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The Noel Coward Diaries Hardcover – September 1, 1982
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From Library Journal
Coward's diaries from 1941 to 1969 offer an intimate look at the last 30 years of the life of the popular, sophisticated British playwright and author. While some of the entries are of the "Stayed out until 4 at Mrs. B___'s party" variety, more of them give insight into Coward's well-connected life. Coward knew or met hundreds of people working in the theater, the movies, and the government, and encounters with Vivien Leigh, Marilyn Monroe, King George IV, Winston Churchill and the Queen Mother, to name just a few, are included here. Excellent footnotes provided by editors Morley and Payn (My Life with Noel Coward) give a one-sentence description of such notables as "Larry" (Laurence Olivier) and "Dickie" (Lord Louis Mountbatten). Coward wrote these diaries with an eye toward publishing and therefore seemed to take great care to write, if not kindly about everyone, then perhaps not as harshly as he could have. Still, there are enough juicy tidbits to satisfy any biography-reading seeker of stars, starlets, and royalty. A thorough index enhances star browsing. For public libraries. J. Sara Paulk, Coastal Plain Reg. Lib., Tifton, GA
Copyright 2001 Reed Business Information, Inc. --This text refers to the Paperback edition.
"Compulsive reading: a very clear portrait. What Coward has to say about other people is light-hearted, witty, often shrewd, totally without malice ....His final entertainment for everyone's pleasure is these diaries." -- Sunday Times, London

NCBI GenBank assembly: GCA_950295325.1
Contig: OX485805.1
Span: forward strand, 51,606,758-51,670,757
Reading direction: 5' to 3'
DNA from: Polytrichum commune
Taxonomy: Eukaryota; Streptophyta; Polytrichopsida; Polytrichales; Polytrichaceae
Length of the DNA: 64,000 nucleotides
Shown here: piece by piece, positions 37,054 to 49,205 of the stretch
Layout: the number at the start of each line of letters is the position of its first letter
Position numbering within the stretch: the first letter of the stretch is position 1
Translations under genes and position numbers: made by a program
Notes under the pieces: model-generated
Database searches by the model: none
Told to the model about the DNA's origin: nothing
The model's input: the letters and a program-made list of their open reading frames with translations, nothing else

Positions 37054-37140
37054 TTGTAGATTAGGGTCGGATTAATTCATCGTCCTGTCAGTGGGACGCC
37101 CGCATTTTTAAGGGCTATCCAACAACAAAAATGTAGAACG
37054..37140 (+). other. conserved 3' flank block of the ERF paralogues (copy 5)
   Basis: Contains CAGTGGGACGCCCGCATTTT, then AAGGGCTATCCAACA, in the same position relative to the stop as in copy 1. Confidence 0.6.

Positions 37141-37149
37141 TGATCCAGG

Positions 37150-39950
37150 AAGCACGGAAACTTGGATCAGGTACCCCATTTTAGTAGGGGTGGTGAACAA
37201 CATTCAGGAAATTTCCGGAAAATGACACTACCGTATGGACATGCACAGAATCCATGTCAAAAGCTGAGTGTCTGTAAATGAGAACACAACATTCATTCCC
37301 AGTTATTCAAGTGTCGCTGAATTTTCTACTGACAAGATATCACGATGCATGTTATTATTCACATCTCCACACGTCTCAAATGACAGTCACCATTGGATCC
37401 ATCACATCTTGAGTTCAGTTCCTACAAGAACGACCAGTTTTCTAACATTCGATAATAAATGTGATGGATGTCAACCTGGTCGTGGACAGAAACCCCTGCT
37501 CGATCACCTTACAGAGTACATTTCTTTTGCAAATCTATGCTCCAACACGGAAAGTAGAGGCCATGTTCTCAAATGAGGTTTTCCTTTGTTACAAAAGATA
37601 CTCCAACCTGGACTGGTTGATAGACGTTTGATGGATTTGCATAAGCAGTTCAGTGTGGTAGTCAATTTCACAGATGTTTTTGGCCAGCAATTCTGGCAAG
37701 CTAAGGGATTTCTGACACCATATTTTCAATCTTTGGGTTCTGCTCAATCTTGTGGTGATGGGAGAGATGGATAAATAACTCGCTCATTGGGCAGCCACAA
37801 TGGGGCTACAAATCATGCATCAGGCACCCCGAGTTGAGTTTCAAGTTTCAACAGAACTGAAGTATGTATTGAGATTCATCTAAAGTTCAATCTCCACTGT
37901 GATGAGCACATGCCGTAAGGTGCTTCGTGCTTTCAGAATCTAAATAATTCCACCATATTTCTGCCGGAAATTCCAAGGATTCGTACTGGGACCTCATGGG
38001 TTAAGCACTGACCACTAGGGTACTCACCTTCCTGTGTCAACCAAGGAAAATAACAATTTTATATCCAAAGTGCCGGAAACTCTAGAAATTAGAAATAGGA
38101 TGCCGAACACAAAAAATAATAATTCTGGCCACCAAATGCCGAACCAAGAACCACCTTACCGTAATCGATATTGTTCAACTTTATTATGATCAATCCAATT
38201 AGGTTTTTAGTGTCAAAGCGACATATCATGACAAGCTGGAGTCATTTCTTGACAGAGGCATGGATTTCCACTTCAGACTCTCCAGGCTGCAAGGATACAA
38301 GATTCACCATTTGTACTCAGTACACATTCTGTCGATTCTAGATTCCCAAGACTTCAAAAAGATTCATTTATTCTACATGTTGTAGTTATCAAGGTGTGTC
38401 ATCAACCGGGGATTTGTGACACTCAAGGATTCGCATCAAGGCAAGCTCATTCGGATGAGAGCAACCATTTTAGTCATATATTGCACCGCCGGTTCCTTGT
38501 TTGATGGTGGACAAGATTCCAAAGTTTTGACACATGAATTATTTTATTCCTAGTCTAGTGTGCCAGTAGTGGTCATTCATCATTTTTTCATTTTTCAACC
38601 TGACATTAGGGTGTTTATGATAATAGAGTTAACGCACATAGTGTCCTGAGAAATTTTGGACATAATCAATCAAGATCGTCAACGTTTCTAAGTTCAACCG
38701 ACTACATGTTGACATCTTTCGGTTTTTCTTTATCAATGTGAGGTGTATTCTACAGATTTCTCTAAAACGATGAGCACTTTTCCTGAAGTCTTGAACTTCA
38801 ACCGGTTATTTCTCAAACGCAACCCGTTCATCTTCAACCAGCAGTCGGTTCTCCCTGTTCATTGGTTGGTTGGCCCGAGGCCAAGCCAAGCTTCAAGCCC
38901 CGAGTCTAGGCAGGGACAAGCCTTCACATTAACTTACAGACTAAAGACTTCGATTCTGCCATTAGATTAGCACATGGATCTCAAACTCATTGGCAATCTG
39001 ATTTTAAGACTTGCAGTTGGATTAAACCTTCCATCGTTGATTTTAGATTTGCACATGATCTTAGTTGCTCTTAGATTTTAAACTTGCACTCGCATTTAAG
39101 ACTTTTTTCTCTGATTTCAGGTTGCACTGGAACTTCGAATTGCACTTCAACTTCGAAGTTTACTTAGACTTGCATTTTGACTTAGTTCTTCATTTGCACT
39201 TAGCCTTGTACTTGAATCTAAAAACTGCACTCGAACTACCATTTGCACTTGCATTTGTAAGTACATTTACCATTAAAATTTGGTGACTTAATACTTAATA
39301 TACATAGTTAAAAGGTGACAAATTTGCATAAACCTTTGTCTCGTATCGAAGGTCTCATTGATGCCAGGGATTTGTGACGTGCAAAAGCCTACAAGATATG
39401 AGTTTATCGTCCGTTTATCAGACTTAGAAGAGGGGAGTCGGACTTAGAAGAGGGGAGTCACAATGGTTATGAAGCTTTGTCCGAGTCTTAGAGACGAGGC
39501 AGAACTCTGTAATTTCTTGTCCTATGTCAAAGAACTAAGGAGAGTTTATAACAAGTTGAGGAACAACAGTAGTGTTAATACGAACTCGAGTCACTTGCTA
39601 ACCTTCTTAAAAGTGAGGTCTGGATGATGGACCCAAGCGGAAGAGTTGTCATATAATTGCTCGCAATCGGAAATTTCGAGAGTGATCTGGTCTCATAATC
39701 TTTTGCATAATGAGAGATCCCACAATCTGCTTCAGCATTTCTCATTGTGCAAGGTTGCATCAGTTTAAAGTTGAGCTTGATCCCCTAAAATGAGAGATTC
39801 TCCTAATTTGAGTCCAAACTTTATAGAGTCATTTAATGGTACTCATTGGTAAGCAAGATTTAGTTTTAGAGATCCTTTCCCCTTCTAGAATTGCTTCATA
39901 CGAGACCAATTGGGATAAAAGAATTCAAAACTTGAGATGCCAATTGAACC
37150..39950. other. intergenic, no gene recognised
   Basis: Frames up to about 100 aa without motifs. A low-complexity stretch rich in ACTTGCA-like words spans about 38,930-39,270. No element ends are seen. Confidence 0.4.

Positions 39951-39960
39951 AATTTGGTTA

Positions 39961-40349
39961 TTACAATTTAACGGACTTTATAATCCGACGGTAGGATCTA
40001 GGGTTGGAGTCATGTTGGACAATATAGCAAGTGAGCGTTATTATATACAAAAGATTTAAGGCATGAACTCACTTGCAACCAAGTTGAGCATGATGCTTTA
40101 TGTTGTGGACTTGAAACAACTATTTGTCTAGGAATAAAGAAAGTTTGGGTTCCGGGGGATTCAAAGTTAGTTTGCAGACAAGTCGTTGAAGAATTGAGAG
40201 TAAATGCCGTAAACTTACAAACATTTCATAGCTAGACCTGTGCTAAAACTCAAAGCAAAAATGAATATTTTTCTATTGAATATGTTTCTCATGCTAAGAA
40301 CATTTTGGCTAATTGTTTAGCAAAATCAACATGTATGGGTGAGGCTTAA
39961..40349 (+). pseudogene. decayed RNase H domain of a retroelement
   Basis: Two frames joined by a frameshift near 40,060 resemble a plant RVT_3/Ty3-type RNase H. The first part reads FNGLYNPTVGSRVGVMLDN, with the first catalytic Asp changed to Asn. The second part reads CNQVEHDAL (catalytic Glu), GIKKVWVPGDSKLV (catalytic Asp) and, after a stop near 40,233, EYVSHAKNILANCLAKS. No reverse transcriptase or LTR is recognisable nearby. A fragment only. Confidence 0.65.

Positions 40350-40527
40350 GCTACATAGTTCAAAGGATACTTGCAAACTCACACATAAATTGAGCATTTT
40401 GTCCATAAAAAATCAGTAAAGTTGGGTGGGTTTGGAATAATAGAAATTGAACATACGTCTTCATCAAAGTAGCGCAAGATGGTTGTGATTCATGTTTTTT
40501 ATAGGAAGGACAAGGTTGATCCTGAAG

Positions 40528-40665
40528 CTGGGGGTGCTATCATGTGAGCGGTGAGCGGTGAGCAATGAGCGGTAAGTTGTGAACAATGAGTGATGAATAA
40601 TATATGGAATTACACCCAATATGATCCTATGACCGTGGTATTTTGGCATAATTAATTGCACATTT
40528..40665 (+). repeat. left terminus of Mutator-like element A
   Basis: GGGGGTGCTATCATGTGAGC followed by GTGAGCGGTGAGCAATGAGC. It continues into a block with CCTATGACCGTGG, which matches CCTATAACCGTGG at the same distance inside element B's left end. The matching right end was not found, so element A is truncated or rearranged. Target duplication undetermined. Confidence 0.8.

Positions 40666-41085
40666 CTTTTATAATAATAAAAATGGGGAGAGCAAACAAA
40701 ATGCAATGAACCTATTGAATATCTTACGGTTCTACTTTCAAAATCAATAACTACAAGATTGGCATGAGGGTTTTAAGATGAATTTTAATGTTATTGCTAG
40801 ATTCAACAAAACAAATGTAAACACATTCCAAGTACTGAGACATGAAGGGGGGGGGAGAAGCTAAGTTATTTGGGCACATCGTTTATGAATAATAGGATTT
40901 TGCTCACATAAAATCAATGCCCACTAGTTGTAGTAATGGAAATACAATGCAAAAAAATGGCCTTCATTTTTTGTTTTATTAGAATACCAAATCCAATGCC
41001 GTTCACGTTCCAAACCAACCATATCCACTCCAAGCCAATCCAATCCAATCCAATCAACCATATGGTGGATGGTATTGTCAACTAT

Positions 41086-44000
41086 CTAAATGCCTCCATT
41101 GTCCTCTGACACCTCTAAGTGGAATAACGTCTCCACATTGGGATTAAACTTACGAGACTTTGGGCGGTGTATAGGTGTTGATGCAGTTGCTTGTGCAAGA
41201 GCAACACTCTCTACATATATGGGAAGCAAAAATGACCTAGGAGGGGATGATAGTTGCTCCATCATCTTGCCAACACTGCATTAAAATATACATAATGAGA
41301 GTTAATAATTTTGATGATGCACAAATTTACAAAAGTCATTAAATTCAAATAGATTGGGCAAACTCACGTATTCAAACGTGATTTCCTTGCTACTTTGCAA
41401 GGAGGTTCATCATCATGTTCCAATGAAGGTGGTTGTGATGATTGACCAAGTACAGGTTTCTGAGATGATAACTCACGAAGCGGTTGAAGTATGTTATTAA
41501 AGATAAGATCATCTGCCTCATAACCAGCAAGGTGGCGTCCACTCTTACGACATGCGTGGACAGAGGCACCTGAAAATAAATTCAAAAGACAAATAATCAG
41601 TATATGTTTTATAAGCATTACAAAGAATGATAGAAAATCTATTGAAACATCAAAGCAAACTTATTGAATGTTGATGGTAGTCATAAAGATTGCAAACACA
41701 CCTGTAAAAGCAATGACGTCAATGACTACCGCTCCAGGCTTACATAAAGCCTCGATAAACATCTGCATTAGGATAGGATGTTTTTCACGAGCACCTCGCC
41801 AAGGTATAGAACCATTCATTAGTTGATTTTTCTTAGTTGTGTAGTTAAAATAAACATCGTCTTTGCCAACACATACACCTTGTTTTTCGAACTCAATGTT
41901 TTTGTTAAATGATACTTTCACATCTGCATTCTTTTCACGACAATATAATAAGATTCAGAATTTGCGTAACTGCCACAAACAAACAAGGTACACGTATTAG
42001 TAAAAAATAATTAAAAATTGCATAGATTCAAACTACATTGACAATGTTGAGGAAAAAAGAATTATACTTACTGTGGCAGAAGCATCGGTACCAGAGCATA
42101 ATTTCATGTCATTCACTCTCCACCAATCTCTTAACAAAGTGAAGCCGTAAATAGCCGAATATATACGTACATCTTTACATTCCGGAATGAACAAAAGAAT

"Through the pages glitters a galaxy of names that keep the editors footnoting like mad and the stagestruck reader wallowing in stardust....A theatrical compendium of the times." -- Christian Science Monitor --This text refers to the Paperback edition.
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It is apparent reading his diaries- with the fascinating details of the processes- that to him, creating his musicals, his poetry and novels and his plays gave a joy to him in the making. Producing, directing and dealing with the vagaries of his stars and casts was another kettle of fish. He records them all, at their best and worst; most of them had been his friends for years. Reading about his work and weekly social calendars is enough to exhaust the reader; he rarely refused an invitation, and was usually working on a piece at the same time.
He records the joy and progress that he and his close associates made through the world, literally, seeking the perfect house, actually houses, to relax in; eventually, to find the home locales that gave him tax relief from the harsh British tax climate.
It was enchanting to learn he presented the first "special" in color, in the U.S., nationally broadcast in 1955, starring Noel with Mary Martin. Both sang their popular numbers and performed some skits, for 90 minutes, a record in those days. Noel had to restage all the camera work before the performance which was live. The crew had "no idea how to film musical theatre before a camera." The national audience response was ecstatic for this "little box" show of Big Talent. All the reports said they were hungry for the witty, sophisticated & purely lovely talented singers, bright romantic songs and dances. It is sad to realize the public is still waiting for this kind of quality entertainment from television today. 690pp.